This is a super cool little cross over pattern from the mega-mind of Andy Burk. With a sparse marabou tail, slender body, jiggling rubber legs and unique wingcase, this fly can cross over from a damselfly nymph to a stonefly to a minnow to a crawdad to a peanut butter and jelly sandwich by merely altering your thoughts on fishing it. I’ve tied up a bunch of these for my “little bit of everything” box and am looking forward to tossing them this season. Of course you can alter the body materials to suit your needs, as I have done here. The original pattern is tied much more sparsely than my version here, and uses antron dubbing for both the abdomen and the thorax. In the case of this skinny version, apply the thorax dubbin in the conventional manner rather than with a dubbing loop. Hell, you can sub in all sorts of materials here: regular rubber legs, sili legs, all sorts of different dubbing, even try using a Thinskin wingcase in place of the turkey tail slip. Go crazy.
Hook: TMC 200 #6-16
Bead: Brass or Tungsten, color of your choice and sized to match the hook
Weight: (optional) Lead wire sized to hook
Tag: Pearl Krystal Flash
Tail: Barred Marabou
Rib: Pearl Krystal Flash
Abdomen: Dubbing of your choice, I used gold hare’s mask dubbing for the pattern here, but antron dubbing in olive, black, brown, golden or whatever catches your eye will work too.
Legs: Tan SuperFloss or Flexi-Floss, or sub as above
Thorax: Dubbing again, I used the poll fur (the darker, spikier stuff between the eyes) from a gold hare’s mask here, but antron or damn near any other dubbing would work
Wingcase: Turkey Tail Feather slip, coated with Vinyl Cement and cut with a notch, you can also use Thinskin applied in the same manner
Place the bead on the hook and slide it up to the eye. Make about a dozen turns of lead wire around the shank and break the ends off flush. Push the lead wraps up into the back of the bead. Start some tan 8/0 thread, or 8/0 thread in a color to match the dubbing, just behind the lead wrap and build a small thread dam against its back edge. Wrap forward over the lead anchoring it in place to the bead and then wrap back again to the hook bend.
Tie in a single strand of pearl flashabou at the hook bend with just a couple tight wraps of thread.
Wrap the strand of krystal flash down the bend six or seven turns then return it over the first layer back to its starting point.
Tie off the flash at the starting point with a few tight turns of thread.
Clip the tag end of the flash and select and cut a few somewhat even fibers of marabou from the clump. Measure these fibers so they are about, and I use the word “about” loosely here, the same length as the hook shank.
Tie the tips of the marabou in at the bend with a band of several tight thread wraps. Life the butt ends up and bring the thread up the shank to just behind the bead. Tie the butt ends of the marabou down again at the front of the hook creating an underbody on the shank.
Wrap the thread back over the marabou to the bend of the hook and then return it to the midpoint on the shank. Tie in a single strand of the pearl krystal flash along the near side of the shank and wrap back over it to the bend. Return the thread to just behind the lead wraps.
Dub a slightly tapered abdomen up about 75-80% of the way up the hook.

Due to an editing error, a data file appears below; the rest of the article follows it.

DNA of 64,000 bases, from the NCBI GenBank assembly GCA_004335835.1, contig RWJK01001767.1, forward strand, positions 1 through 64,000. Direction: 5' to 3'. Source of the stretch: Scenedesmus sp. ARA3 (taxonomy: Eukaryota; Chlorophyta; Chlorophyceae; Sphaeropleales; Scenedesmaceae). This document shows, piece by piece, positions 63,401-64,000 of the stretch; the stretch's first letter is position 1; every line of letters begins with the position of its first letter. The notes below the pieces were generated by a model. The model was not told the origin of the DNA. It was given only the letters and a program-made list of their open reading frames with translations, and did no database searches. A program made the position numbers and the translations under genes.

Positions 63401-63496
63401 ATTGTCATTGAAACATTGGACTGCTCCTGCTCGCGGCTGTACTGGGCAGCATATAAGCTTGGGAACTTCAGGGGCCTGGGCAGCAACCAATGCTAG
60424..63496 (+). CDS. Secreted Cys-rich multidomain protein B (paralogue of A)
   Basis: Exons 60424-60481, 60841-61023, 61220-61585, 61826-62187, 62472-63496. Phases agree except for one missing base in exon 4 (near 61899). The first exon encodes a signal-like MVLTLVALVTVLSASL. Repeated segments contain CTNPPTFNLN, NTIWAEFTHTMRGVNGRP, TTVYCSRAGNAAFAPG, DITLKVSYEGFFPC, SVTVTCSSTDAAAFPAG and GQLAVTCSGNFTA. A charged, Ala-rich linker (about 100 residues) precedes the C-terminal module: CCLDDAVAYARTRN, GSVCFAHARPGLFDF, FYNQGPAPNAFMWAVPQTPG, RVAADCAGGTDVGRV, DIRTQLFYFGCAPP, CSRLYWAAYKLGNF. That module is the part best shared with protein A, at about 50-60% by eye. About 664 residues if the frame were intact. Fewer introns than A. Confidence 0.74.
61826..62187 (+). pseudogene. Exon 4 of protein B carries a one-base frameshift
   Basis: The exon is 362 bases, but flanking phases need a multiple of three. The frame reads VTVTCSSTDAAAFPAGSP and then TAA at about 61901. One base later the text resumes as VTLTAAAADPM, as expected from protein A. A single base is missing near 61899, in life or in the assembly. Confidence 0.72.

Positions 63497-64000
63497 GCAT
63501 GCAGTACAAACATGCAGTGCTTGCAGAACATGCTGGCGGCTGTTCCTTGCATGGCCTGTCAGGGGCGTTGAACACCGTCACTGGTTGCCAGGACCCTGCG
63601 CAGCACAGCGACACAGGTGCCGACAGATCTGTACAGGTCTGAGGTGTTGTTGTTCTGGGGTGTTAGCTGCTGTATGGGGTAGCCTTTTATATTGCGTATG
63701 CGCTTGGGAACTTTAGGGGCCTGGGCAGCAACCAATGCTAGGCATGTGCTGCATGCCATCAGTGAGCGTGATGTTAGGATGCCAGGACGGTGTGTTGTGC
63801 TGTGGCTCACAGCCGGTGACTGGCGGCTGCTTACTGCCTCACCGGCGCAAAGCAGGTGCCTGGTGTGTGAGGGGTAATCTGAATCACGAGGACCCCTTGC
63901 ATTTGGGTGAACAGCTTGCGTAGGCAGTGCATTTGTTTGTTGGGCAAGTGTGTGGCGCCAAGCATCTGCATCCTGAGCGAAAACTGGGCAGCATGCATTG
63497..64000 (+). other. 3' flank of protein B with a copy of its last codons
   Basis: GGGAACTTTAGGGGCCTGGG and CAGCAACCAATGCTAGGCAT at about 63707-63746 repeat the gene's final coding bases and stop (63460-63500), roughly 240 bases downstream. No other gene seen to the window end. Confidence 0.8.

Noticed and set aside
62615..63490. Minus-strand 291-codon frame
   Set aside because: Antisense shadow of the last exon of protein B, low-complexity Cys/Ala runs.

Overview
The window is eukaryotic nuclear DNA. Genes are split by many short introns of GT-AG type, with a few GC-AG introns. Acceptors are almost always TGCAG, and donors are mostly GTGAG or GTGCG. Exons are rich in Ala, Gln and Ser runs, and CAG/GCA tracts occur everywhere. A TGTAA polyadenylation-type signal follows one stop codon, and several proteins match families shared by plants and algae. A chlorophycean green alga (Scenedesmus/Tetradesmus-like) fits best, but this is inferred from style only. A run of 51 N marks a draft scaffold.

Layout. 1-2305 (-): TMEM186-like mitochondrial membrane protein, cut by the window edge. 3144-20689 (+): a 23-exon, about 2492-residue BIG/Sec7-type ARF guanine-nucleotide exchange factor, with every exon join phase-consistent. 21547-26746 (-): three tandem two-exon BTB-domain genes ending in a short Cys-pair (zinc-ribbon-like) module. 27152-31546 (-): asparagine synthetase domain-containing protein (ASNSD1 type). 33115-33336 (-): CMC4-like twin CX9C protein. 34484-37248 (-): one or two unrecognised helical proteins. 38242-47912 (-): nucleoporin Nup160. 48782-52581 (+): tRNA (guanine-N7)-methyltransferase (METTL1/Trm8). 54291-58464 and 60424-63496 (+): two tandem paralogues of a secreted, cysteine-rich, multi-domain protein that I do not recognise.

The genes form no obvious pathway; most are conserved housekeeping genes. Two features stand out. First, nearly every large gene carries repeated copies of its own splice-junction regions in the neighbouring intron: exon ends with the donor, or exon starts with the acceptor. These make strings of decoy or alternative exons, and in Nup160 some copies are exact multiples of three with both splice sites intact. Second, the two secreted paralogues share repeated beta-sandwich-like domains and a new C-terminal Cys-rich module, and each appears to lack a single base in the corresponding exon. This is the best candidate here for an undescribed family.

Spiral wrap the flash forward through the abdomen as a rib and tie it off at the front. Clip the flash.
Tie a single strand of SuperFloss in on the near side of the hook with a couple tight wraps of thread. Stretch the back end of the floss a bit and wrap back over it onto the front end of the abdomen leaving a wide gap along the shank.
Do the same thing on the far side of the shank.
Draw some thread from the bobbin and loop it around the shank creating a dubbing loop. Place your Dyna-King Dubbing Whirl in the bottom of the loop to hold the strands of thread apart
Place some spiky gold Hare’s Mask dubbing in the loop so it is centered on the thread. Keep in mind, if you are using antron you can skip the dubbing loop and simply twist the antron dubbing onto the tying thread in the conventional manner.
Pinch the thread loop below the dubbing and spin the Whirl in your fingers. Once the thread has been twisted up sufficiently below your pinch point, let go of the thread loop and let that twist run up the thread, capturing the dubbing in a tight fur noodle.
Wrap the dubbing loop forward from the front of the back sert of legs to the back of the front set, brushing the loose fibers back after each turn.
Make a couple more turns of the dubbing loop in front of the front legs. I like to sweep the legs back and place a wrap over their front Tie off and trim the dubbing loop. Make sure you still have a bit of room between the front of the dubbing loop and the bead.
Trim the thorax dubbing flat across the top of the fly.
Like this…this will help the wingcase sit tight to the thorax.
Cut a notch in the tip of your coated turkey feather as shown here. I fold the feather in half lengthwise and cut from the open side to the fold with one snip. If you folded it exactly in half you’ll have a nice, symmetrical notch.
Lay the turkey slip in place with your thread hand on top of the thorax so it extends to just past the back legs and the back edge of the thorax.
Press your material hand thumb down on top of the slip to hold it in place, flat across the top of the fly.
Capture the front of the turkey slip with a few wraps of thread. I try to get the feather to buckle around the shank and cup downward, encompassing the top of the fly.
Clip the stub end of the turkey slip flush. Make a few more turns of thread over it to cover the butts. Dub a small bit of fur onto the thread and build a short collar behind the bead to hide these thread wraps. Whip finish just off the back edge of the bead and clip the thread.
Trim the legs so they are about a shank length long.
And dress them up with a bit of Sharpie marker make-up.
Finished fly, quarter top view.